The street is filled with homes, not businesses, yet the only fiber optic internet these homeowners who live on Frosty Meadow Drive have is business fiber.
“It’s a car payment every month, it’s $600 a month,” says homeowner Daniel Harnden who pays that much monthly for business fiber with AT&T. “Offered business, which we took because it was better than nothing. My hope was by the time the contract would be up, there would be residential fiber.”
Three years later, no residential fiber is offered to the homeowners on his street, but to neighborhoods surrounding his street, he says AT&T residential fiber is offered and starts at just $60 a month.
Harnden isn’t the only one on his street paying big bucks for business fiber. He said there are at least five other homeowners including Lani Phillips who said she was forced to sign up for business fiber when the COVID-19 pandemic hit.
“We are paying $536 a month for the service so he can keep working from home,” Phillips said.
Not all homeowners on Frosty Meadow Drive can afford AT&T business fiber, so their option is DSL.
“I’ve been paying for this horrible internet for 20 years. I have a home-school child; sometimes it takes three hours for her to send something,” said Tracy Magliocco.
Even more frustrating for Magliocco, AT&T does offer residential fiber to the home right next to her.
“They have it literally on the other side of my driveway at the neighborhood next door, they have it across the street. They have the fiber, the residential fiber at the end of the road but they won’t put it down our road because everybody is locked into a very expensive $500-$600 payment,” she said.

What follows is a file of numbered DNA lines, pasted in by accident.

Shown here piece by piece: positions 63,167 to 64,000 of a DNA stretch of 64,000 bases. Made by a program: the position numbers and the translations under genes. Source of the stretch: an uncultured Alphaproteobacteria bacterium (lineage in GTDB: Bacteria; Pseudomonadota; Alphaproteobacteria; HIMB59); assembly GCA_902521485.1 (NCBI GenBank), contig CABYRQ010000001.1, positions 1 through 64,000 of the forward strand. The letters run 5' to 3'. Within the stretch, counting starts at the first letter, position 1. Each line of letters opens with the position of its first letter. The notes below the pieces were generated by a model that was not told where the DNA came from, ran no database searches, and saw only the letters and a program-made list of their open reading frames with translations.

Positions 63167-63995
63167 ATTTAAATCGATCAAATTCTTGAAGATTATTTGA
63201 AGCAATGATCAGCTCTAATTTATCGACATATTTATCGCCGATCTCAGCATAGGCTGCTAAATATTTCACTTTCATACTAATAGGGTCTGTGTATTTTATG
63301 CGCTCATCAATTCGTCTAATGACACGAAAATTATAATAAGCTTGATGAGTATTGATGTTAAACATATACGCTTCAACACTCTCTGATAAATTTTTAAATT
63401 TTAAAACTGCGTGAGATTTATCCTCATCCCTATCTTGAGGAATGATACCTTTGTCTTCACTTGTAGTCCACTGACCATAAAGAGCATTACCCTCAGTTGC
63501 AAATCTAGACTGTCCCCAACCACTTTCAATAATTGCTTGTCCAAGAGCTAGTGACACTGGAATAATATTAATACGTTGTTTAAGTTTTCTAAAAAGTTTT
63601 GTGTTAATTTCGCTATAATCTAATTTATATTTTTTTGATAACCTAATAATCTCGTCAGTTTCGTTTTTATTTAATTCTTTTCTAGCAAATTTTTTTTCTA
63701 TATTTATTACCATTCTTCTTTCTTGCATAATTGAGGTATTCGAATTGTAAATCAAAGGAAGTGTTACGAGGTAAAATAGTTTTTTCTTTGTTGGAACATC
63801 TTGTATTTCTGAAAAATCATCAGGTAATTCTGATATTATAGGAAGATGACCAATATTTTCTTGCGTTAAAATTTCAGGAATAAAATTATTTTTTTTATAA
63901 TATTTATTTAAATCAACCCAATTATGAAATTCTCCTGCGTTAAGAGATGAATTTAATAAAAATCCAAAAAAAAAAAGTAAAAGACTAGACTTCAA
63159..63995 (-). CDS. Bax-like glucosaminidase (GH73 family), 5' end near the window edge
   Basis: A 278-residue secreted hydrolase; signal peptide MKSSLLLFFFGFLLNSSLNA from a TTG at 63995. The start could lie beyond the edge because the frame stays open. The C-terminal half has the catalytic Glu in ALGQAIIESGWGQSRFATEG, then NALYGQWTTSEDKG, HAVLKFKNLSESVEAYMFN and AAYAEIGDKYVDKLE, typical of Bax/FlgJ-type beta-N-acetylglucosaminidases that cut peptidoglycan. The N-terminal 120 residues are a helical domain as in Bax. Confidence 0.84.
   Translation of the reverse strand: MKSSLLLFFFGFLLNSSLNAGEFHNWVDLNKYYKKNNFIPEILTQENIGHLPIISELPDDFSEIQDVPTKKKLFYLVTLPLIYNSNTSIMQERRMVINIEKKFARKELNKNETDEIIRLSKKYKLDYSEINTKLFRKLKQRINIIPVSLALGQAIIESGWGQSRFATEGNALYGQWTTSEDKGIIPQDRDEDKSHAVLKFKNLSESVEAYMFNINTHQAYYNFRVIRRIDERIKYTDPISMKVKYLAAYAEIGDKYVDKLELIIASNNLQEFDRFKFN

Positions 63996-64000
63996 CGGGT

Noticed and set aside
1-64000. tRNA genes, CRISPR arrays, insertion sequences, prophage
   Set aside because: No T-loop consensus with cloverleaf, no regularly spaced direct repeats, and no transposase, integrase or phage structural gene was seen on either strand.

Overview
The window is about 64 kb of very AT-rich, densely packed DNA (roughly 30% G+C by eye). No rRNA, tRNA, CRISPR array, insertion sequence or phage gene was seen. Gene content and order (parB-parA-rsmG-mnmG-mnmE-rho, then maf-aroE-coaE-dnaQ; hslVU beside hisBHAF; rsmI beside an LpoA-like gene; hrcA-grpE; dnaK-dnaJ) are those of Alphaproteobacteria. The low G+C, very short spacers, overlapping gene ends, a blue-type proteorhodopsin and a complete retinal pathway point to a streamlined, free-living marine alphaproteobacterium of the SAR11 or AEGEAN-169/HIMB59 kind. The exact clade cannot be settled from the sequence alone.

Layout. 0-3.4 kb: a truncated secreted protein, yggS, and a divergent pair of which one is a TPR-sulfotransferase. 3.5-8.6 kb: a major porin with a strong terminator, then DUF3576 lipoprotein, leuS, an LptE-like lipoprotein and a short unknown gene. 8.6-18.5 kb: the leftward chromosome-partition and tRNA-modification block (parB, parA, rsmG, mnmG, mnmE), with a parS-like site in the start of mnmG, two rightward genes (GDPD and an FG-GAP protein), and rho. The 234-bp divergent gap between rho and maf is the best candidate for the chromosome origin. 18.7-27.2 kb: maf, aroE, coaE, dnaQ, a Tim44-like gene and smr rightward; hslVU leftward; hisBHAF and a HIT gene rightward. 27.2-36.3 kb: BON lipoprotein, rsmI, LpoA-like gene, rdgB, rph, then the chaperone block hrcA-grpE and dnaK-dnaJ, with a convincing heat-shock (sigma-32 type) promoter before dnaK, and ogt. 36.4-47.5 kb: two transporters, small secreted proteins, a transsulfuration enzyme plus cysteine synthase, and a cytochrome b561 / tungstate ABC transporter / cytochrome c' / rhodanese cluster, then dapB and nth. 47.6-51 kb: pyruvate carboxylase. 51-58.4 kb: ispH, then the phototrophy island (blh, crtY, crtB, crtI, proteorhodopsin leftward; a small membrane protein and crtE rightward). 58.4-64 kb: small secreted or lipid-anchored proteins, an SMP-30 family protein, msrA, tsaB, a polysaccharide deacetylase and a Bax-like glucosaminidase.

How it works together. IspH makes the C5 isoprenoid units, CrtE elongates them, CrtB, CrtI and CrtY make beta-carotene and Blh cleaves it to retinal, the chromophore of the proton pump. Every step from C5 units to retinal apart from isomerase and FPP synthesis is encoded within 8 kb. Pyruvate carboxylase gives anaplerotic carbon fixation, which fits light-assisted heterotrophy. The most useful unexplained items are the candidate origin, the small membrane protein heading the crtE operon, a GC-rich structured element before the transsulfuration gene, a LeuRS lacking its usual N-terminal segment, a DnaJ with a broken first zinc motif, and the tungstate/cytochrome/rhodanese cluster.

In a statement, AT&T said: “We continually invest in and expand our network, including our fiber footprint in communities like Pittsboro. Our investment decisions are based on network capacity, demand for services, and budget. At this time, our internet options at Frosty Meadow Drive include AT&T Business Fiber.”
“AT&T Fiber and AT&T Business Fiber are two separate products that operate on different equipment. One service cannot be switched over to the other without a build-out of the equipment. The number of business fiber customers in an area does not impact our decision to expand our fiber footprint for residents,” a representative added.
For the homeowners where business is the only fiber that AT&T is offering, they said they believe it all comes down to money.
“They’re happy to take our money each month, and they’re not motivated to do anything about it,” Magliocco said.
This neighborhood is not alone, Troubleshooter Diane Wilson continues to hear from many residents in Chatham County and other areas once considered rural communities that are booming in growth. They are all waiting for faster internet, but it will take time.
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